I've searched a bit but can't find an existing tool for this.

I have a node.js web server that is designed to run on your own computer that does some snazzy things for you. It would be pretty aswesome if I could double click MySnazzyThing.app instead of installing nodejs, and npm and running node mysnazzyapp.js on the command line.

The .app executable would spool up the node server and open a simple native webkit window which would show what would normally be on localhost:3000 if I were running on the command line.

This native app could then, say, be distributed through the mac app store. And bam, a node.js desktop app.

Does any such tool exist? Or are there any technical reasons that this wouldn't work as I imagine it?


You can accomplish this using AppJS: https://github.com/appjs/appjs

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    splash page for AppJS project now points to deskshell: github.com/sihorton/appjs-deskshell – yzorg Jan 8 '14 at 12:51
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    As @Tracker1's answer indicates, deskshell is now a stale project & hasn't been developed since dec 2013 – cmroanirgo May 23 '15 at 22:33

Option 1: electron (aka atom-shell)

This is the shell that github's Atom editor uses. It's very similar to node-webkit, though it will run the script first, and you have to create a view/window for the user. There are some other minor differences, but it's worth looking at.

Option 2: NW.js formerly node-webkit

The gist is that it basically extends the JS engine for you to write a web-based app supporting node's extended object model, and modules... you then package your package.json start.html modules and js files into a zip (with the .nw extension) and run it with nw(.exe) .. there are windows, mac and linux builds available.

Option 3: Carlo chrom(ium) shell from Node.

This will allow you to launch the locally installed Chrome as a shell that can connect to a locally running server application. It does require a local chrome, but is very close to what was asked for.

Option 4: MacGapNode (OSX Only)

MacGap with Node integration (Seems to be getting stale)

Aside: Services...

I can't speak for OSX on this as a .App, but it could well be possible to create a background service install in NodeJS and a link to a "local" site on the desktop. Most browsers have an option to not show all the features (I know firefox in particular does).

I know your question is to OSX in particular, but in windows you can use NSSM to run anything as a service, and I have used it for NodeJS based services in windows. I think some of the other options above are better depending on your needs though.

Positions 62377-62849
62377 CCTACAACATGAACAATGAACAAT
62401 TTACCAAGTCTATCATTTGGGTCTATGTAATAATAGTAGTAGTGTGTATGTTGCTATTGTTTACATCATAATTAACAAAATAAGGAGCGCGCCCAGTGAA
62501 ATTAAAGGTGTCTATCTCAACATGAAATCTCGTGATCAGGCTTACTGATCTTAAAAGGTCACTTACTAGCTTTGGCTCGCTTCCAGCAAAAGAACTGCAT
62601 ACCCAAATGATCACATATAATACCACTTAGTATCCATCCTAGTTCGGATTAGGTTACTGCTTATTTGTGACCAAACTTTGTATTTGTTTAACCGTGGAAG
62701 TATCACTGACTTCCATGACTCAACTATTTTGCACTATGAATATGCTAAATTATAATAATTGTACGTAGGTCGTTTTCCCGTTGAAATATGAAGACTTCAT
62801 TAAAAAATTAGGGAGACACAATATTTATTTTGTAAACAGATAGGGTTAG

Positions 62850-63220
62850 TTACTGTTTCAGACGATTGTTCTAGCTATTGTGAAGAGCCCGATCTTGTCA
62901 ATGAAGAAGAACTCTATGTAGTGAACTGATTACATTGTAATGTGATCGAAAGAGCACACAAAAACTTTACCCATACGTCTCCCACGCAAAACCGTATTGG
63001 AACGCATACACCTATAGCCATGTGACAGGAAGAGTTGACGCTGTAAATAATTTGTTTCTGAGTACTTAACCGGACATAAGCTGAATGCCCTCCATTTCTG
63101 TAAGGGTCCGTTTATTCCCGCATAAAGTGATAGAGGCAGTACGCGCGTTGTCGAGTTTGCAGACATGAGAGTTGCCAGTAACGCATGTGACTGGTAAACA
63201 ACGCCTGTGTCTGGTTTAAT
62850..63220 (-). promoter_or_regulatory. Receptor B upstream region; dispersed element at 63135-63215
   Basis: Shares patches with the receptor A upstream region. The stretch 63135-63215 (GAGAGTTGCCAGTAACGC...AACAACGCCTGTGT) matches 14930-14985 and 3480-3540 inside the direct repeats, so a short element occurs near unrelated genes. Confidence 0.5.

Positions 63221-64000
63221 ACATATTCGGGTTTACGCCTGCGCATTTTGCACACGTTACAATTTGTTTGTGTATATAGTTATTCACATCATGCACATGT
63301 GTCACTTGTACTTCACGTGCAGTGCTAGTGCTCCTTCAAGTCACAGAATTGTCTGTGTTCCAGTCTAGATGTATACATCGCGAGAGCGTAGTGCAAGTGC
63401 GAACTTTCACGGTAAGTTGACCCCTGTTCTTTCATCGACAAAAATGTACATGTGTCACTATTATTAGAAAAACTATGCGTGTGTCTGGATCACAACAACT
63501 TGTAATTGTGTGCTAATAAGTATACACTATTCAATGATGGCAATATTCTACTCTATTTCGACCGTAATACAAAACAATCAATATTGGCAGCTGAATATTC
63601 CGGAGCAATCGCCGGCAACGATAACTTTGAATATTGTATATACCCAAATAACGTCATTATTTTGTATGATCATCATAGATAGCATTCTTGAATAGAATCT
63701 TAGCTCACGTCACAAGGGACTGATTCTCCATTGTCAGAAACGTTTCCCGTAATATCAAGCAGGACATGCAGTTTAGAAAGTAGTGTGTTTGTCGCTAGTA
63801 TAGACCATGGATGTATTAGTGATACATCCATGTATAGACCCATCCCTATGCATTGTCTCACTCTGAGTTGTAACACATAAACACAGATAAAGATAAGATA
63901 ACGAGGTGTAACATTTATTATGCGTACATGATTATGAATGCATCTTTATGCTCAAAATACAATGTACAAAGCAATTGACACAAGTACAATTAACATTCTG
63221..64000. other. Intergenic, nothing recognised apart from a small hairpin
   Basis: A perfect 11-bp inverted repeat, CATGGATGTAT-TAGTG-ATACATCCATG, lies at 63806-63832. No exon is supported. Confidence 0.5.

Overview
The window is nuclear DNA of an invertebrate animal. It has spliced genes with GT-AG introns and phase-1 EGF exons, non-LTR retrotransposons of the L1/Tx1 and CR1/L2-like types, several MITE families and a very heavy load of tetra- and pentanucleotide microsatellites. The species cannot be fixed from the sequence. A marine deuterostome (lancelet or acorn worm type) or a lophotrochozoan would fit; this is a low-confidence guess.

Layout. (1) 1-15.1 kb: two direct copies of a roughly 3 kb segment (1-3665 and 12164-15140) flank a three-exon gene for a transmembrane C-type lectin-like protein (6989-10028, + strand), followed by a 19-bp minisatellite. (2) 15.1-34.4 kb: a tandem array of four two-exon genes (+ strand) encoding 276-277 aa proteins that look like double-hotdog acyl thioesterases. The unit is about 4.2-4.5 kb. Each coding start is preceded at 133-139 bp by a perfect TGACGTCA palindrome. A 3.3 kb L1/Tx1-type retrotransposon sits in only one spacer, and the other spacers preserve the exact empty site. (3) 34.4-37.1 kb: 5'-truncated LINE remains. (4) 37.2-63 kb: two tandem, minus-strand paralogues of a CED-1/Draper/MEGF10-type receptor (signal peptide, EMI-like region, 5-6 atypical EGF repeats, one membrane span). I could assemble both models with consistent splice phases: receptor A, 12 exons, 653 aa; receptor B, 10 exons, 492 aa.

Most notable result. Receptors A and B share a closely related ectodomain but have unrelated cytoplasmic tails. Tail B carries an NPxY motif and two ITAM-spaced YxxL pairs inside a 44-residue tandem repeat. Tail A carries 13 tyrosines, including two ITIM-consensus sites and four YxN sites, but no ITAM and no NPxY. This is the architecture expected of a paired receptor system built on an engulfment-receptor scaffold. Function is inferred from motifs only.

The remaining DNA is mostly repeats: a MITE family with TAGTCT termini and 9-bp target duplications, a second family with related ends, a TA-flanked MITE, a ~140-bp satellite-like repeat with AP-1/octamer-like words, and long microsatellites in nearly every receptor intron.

This answer is copied for multiple questions, these references are mostly for updating convenience.

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  • For OSX and Linux github.com/crcn/nexe also looks like a solution. – robocat Mar 12 '13 at 2:53
  • It looks like node-webkit is the winner among these. Large developer base, good documentation, backed by Intel. – Dan Jun 26 '13 at 4:57
  • gerty, thanks... I updated my answer to include nexe, as well as made node-webkit the top spot... looks like appjs may be getting a little stale. – Tracker1 Jun 26 '13 at 18:02
  • For OSX checkout Macgap so you can submit to app store. Node webkit gets denied for using a potentially outdated api in the future. – Michael J. Calkins Dec 28 '13 at 5:45
  • Hmm, now there's an idea. Run the app as server in the background, then just open a browser window for it (e.g. How can I launch a browser with no window frame or tabs/address bar). You don't get quite as much control over the window that way (e.g. the browser handles the menu items like file, edit, view, etc, and the user still has access to things like the browser's print, zoom, and in-page search functions), but there's basically no extra framework required. – Ajedi32 Feb 9 '15 at 22:06

I suggest looking into Topcube, it's goal is to "Give node developers a way to have a desktop GUI to their node servers using HTML5 + CSS3 as the GUI platform." Topcube at github.

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    Topcube doesn't seem to be supported much longer – Shamoon Nov 16 '11 at 16:53
  • Yes, i suggest looking into Titanium. It's not Node.js but is JS based and cross platform for PC and mobile application development. appcelerator.com/products/… – Brian Heese Dec 13 '11 at 12:00
  • That Titanium link has rotted. I suppose this one is what you're referring to: docs.appcelerator.com/titanium/2.0/index.html Their opaque marketing-heavy website sure does make it hard to see what their product is, or to care. – Grumdrig Apr 25 '12 at 21:41
  • Note: The Titanium desktop parts are not going to be developed/supported anymore. – Sri Kadimisetty Oct 6 '12 at 15:32
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    Titanium Desktop development has been taken up over by a new group of developers: tidesdk.org – Motin Nov 26 '12 at 10:52

Currently there are a plethora of ways to accomplish this.

The clear winner in the space of packaging a node + html5 app, is currently Electron (used by Atom, VSCode, Slack, Discord, etc).

You can also use any other language packaged as an app (using tools for those languages/stacks), and check for a node installation, launch the "server" script with node, then launch the default browser (or some web view component, by some other means), finally set location to the node service. This is a very light weight and efficient method, however not as well integrated with the OS as a solution like Electron.

The primary competitor to Electron here, is NW.js. As far as I can tell, the main feature that NW.js has that Electron does not (yet) is compilation/obfuscation. While Electron makes auto updates easy.

https://electron.atom.io/ https://nwjs.io/

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